Keeping the Christmas spirit alive

The Asian Age.  | Shikha Nath

Life, Food

This Christmas, give a desi spin to your cocktails, for a party like no other.

Traditional drinks aside, a lot of these cocktails can be recreated in case one feels the need to experiment.

Since avid cocktail drinkers enjoy celebrations frequently — or sometimes on a daily basis —there is an exclusive and distinct amount of dedicated Christmas cocktails. Over the years, these drinks have come to be holiday favourites, with Christmas traditions being incomplete without them.

The eggnog became a familiar fixture during the holiday season as a rich, spicy alcoholic drink, with each region adapting the drink to their personal tastes. Another popular Christmas drink is the mulled wine, which is a sweetened red wine, spiced with cinnamon, nutmeg, star anise and cloves.

Traditional drinks aside, a lot of these cocktails can be recreated in case one feels the need to experiment. Keeping the thought of red wine being a fairly large part of Christmas intact, Sauvignon Wine can be combined with a splash of vodka and some fresh fruit such as dragon fruit, orange and apple to give you an entirely new drink.

Similarly, simple port wine can be mixed with vodka and cranberry juice for a delightful drink. A classic gimlet can be made for the Christmas by simply adding cranberry or mandarin to a shot of gin and serving it with shaving of orange or lemon.

Although Christmas cocktails are traditionally warming drinks due to the cold weather, with a lot of spirits like rum, whiskey and brandy being used, it is necessary to understand that the drinks have to be adapted to the climate of India when served here. Since we don't experience extreme cold, it'd be sensible to put together combinations that would work for the weather here.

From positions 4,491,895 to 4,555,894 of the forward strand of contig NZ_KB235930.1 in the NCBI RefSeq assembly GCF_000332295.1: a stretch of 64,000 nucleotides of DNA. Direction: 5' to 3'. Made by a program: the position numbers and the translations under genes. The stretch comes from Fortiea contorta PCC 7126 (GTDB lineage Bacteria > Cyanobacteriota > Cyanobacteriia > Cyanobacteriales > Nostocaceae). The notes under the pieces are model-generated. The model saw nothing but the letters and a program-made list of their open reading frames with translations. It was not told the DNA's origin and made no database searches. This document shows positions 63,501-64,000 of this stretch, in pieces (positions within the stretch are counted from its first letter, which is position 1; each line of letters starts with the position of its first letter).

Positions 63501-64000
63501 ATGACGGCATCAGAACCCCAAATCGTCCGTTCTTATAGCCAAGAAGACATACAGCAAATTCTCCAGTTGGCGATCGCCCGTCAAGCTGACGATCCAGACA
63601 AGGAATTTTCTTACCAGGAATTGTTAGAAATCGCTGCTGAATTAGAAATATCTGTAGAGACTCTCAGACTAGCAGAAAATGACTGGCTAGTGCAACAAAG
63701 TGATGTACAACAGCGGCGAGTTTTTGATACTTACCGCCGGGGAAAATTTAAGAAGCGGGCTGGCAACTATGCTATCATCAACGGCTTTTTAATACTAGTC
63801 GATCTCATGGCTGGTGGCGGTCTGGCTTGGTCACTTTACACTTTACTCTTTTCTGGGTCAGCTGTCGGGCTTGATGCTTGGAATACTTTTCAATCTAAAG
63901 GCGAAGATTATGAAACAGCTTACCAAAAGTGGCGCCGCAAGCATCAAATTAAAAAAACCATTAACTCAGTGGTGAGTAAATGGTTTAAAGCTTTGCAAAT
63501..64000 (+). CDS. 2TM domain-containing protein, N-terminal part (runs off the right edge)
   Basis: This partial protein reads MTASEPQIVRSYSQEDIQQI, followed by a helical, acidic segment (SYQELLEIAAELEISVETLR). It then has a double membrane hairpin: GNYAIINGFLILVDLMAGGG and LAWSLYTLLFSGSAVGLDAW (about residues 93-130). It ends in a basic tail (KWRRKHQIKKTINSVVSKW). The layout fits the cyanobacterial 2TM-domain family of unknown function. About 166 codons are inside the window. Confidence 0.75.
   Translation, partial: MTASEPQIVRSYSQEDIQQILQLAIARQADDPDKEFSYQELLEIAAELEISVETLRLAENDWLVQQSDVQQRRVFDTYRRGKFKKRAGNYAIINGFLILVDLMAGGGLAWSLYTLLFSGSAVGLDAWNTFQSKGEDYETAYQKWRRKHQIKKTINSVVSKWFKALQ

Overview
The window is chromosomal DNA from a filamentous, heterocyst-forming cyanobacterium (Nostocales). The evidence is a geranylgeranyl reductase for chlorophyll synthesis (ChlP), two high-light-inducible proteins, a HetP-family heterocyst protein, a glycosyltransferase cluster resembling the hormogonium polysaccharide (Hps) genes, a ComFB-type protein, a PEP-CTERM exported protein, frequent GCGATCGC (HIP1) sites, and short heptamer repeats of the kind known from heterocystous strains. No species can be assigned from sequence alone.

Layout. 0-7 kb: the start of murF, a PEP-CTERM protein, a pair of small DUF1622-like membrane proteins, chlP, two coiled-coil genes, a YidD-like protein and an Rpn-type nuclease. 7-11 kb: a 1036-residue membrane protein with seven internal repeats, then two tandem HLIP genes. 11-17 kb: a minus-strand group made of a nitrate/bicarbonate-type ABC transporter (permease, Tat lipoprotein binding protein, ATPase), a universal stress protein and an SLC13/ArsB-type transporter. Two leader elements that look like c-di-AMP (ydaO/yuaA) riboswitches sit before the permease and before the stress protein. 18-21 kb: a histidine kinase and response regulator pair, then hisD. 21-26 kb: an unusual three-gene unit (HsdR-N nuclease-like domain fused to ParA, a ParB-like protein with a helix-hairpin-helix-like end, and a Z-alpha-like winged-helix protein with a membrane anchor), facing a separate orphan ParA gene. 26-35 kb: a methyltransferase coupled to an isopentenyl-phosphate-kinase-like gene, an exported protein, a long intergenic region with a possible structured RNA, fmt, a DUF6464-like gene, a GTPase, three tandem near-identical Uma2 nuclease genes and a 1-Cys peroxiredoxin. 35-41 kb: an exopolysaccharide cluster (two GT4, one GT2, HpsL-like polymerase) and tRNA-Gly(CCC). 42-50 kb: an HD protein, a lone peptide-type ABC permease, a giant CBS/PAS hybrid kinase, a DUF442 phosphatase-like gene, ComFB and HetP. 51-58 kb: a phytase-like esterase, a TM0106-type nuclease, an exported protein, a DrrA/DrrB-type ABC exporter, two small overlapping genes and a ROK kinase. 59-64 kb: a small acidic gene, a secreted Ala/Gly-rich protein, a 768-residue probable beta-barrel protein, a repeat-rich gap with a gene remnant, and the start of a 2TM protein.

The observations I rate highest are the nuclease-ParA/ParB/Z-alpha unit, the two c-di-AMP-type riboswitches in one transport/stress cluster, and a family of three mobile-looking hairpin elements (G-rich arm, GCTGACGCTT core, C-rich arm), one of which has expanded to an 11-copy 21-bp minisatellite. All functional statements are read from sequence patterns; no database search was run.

One such drink can be a mixture of craft beer along with whiskey and spices such as cinnamon. The craft beer lends a rather fresh and light flavor to the drink. Another one could be a combination of gin and fresh pomegranate that is finished off with soda.

Not just the drinks, you can go desi with your pairings as well. Don't be afraid to pair your drinks with a touch of Indian, with dishes such as a kulcha, stuffed with chilli and cheese, Calcutta club fishy fry, Kashmiri naan kebab or a aam papad flavoured paneer. You'd be surprised to see how well it works.

It isn't only the flavours that keep the Christmas spirit alive with these drinks, but a lot of it also depends on the presentation. Easy ways to deck up your drink is by giving it the colours of Christmas. This can be done using pops of red such as fresh pomegranate seeds, cranberry, strawberry and cherry. The candy cane, a candy which is synonymous to Christmas can be placed on top of the drink along with the yellow colour that comes from a passion fruit.

Shikha Nath is the director of Bombay Brasserie

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